John 5:39 “You search the Scriptures, because you think that in them you have eternal life; and these are they which testify about me….

19:36 For these things happened, that the Scripture might be fulfilled, “A bone of him will not be broken.” 37 Again another Scripture says, “They will look on him whom they pierced.” [Ps 34:20; Zech 12:10]

20:9 For as yet they didn’t know the Scripture, that he must rise from the dead. [Psalm 16:10]

Acts 17:11 Now these were more noble than those in Thessalonica, in that they received the word with all readiness of the mind, examining the Scriptures daily to see whether these things were so. [Refers to the Bereans]

Romans 4:3 For what does the Scripture say? “Abraham believed God, and it was accounted to him for righteousness.” [Gen 15:6]

12:19 Don’t seek revenge yourselves, beloved, but give place to God’s wrath. For it is written, “Vengeance belongs to me; I will repay, says the Lord.” [Deut 32:35]

15:4 For whatever things were written before were written for our learning, that through patience and through encouragement of the Scriptures we might have hope.

1 Corinthians 10:26 for “the earth is the Lord’s, and its fullness.” [Ps 24:1]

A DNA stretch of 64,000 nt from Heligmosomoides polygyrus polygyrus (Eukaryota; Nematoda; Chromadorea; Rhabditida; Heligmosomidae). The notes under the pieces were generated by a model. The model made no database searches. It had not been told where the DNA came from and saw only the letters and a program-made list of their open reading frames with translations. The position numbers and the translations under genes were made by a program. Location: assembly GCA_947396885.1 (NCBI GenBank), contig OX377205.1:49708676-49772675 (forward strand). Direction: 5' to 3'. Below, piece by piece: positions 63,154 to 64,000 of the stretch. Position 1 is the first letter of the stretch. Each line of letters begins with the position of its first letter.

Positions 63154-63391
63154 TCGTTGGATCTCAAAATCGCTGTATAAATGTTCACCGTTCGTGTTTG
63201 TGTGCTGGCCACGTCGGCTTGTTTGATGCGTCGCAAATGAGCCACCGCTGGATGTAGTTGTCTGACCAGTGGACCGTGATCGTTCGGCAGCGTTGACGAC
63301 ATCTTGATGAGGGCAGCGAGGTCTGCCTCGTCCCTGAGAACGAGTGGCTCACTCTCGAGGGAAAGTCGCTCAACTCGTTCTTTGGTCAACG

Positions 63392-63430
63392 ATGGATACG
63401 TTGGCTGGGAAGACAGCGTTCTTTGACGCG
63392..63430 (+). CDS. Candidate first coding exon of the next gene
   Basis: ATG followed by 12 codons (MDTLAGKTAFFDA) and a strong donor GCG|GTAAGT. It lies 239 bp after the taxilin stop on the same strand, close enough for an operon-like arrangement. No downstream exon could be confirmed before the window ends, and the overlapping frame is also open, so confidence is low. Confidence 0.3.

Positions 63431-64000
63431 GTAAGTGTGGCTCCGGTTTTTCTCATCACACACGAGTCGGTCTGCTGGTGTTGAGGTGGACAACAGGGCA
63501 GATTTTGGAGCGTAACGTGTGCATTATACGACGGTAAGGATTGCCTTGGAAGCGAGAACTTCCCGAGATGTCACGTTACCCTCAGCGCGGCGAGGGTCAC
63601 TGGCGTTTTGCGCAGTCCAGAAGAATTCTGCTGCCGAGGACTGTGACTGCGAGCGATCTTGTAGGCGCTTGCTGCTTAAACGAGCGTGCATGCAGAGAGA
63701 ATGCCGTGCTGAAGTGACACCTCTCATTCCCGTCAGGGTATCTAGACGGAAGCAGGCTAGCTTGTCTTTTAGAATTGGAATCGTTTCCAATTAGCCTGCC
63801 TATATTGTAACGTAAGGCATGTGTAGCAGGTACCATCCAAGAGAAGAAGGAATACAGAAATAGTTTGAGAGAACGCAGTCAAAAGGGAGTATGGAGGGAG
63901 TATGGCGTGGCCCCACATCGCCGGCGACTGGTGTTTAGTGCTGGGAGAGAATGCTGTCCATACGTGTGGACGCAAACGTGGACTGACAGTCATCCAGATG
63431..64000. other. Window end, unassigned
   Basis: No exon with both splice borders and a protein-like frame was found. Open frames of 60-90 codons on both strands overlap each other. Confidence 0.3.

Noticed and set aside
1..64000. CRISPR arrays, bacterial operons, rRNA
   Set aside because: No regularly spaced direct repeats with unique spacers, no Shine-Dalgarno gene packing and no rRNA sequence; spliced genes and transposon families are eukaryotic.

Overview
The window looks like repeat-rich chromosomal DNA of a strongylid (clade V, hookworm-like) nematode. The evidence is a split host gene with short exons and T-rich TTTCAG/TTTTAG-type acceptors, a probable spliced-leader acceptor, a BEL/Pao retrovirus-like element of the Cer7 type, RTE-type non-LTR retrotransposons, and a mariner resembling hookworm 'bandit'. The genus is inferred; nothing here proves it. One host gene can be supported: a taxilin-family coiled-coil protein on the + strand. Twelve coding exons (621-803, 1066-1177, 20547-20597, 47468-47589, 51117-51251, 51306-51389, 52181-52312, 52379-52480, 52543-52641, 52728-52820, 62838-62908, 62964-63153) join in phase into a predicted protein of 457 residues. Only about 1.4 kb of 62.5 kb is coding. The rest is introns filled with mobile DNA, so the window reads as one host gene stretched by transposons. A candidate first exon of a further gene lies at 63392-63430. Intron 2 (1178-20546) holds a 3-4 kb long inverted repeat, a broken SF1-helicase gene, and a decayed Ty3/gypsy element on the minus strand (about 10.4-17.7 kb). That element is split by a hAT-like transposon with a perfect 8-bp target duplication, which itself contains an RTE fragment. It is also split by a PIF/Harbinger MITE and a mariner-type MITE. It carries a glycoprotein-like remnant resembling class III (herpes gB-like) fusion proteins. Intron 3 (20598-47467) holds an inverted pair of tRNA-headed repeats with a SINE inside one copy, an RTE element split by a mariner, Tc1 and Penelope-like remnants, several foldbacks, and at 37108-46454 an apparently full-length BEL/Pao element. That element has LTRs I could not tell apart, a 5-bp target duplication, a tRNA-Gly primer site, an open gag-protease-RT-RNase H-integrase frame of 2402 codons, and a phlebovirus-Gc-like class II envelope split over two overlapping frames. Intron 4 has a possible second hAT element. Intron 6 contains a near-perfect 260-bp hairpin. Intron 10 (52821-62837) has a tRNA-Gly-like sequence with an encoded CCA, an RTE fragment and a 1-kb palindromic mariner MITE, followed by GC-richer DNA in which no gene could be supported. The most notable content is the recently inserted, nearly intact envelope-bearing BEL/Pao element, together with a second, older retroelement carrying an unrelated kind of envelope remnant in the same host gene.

15:3 For I delivered to you first of all that which I also received: that Christ died for our sins according to the Scriptures, 15:4 that he was buried, that he was raised on the third day according to the Scriptures, …

James 2:8 However, if you fulfill the royal law, according to the Scripture, “You shall love your neighbor as yourself,” you do well. [Lev 19:18]

1 Peter 1:15 but just as he who called you is holy, you yourselves also be holy in all of your behavior; 1:16 because it is written, “You shall be holy; for I am holy.” [Lev 11:44-5]

To the New Testament writers, and readers, "scripture" meant what we now know as the Old Testament. The New Testament mostly, or entirely, had not been written yet, and, if parts of it had been, they may not have received wide distribution yet. It seems clear that the New Testament writers, and Christ, Himself, accepted the Old Testament as authoritative and important.

Thanks for reading! Read the Bible.

Thursday, August 16, 2018

The Most Important Spiritual Disciplines

Spiritual Disciplines are habits, practices, and experiences that are designed to develop, grow, and strengthen a believer's spiritual life. They are things that Christians can, and are, expected to do, for their own benefit, as opposed to Spiritual Gifts, which are meant for the uplifting of a group of believers. Although they are for the individual, doing these will make us more like Christ, and lead us to benefit others in many ways. Two Bible passages which are direct commands to engage in self-initiated exercise toward spiritual growth are 1 Timothy 4:7b (Exercise yourself toward godliness ...) and Philippians 2:12b (work out your own salvation with fear and trembling...).

There is no widely agreed-upon list of Spiritual  Disciplines. The chart below uses four sources which do give lists, and compares them. My own list is derived from these, and is below.

Spiritual Disciplines chart (I attempted to line up the same items across the chart, but Blogger and/or your browser may not line them up properly. Sorry.)
Richard J. Foster,
Celebration of Discipline